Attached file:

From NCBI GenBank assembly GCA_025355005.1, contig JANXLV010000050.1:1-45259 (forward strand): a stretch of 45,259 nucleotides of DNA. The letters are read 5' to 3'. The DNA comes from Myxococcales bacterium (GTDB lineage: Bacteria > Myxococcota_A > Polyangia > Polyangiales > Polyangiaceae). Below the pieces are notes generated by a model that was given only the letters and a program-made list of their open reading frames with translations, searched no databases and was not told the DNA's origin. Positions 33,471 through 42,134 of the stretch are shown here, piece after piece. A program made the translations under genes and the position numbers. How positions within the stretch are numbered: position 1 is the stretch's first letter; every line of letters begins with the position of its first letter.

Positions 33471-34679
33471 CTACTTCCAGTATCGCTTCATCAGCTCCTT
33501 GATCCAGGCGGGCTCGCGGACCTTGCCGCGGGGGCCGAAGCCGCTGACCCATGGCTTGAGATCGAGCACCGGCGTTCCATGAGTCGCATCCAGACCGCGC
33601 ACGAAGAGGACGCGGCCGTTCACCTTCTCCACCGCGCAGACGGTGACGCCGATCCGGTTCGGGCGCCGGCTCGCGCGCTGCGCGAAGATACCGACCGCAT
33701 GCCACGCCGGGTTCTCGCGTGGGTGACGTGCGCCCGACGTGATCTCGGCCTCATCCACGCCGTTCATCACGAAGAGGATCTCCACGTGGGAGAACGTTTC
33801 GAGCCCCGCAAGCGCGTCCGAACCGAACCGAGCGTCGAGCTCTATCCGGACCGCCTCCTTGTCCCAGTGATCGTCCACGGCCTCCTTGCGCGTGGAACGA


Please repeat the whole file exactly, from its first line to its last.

From NCBI GenBank assembly GCA_025355005.1, contig JANXLV010000050.1:1-45259 (forward strand): a stretch of 45,259 nucleotides of DNA. The letters are read 5' to 3'. The DNA comes from Myxococcales bacterium (GTDB lineage: Bacteria > Myxococcota_A > Polyangia > Polyangiales > Polyangiaceae). Below the pieces are notes generated by a model that was given only the letters and a program-made list of their open reading frames with translations, searched no databases and was not told the DNA's origin. Positions 33,471 through 42,134 of the stretch are shown here, piece after piece. A program made the translations under genes and the position numbers. How positions within the stretch are numbered: position 1 is the stretch's first letter; every line of letters begins with the position of its first letter.

Positions 33471-34679
33471 CTACTTCCAGTATCGCTTCATCAGCTCCTT
33501 GATCCAGGCGGGCTCGCGGACCTTGCCGCGGGGGCCGAAGCCGCTGACCCATGGCTTGAGATCGAGCACCGGCGTTCCATGAGTCGCATCCAGACCGCGC
33601 ACGAAGAGGACGCGGCCGTTCACCTTCTCCACCGCGCAGACGGTGACGCCGATCCGGTTCGGGCGCCGGCTCGCGCGCTGCGCGAAGATACCGACCGCAT
33701 GCCACGCCGGGTTCTCGCGTGGGTGACGTGCGCCCGACGTGATCTCGGCCTCATCCACGCCGTTCATCACGAAGAGGATCTCCACGTGGGAGAACGTTTC
33801 GAGCCCCGCAAGCGCGTCCGAACCGAACCGAGCGTCGAGCTCTATCCGGACCGCCTCCTTGTCCCAGTGATCGTCCACGGCCTCCTTGCGCGTGGAACGA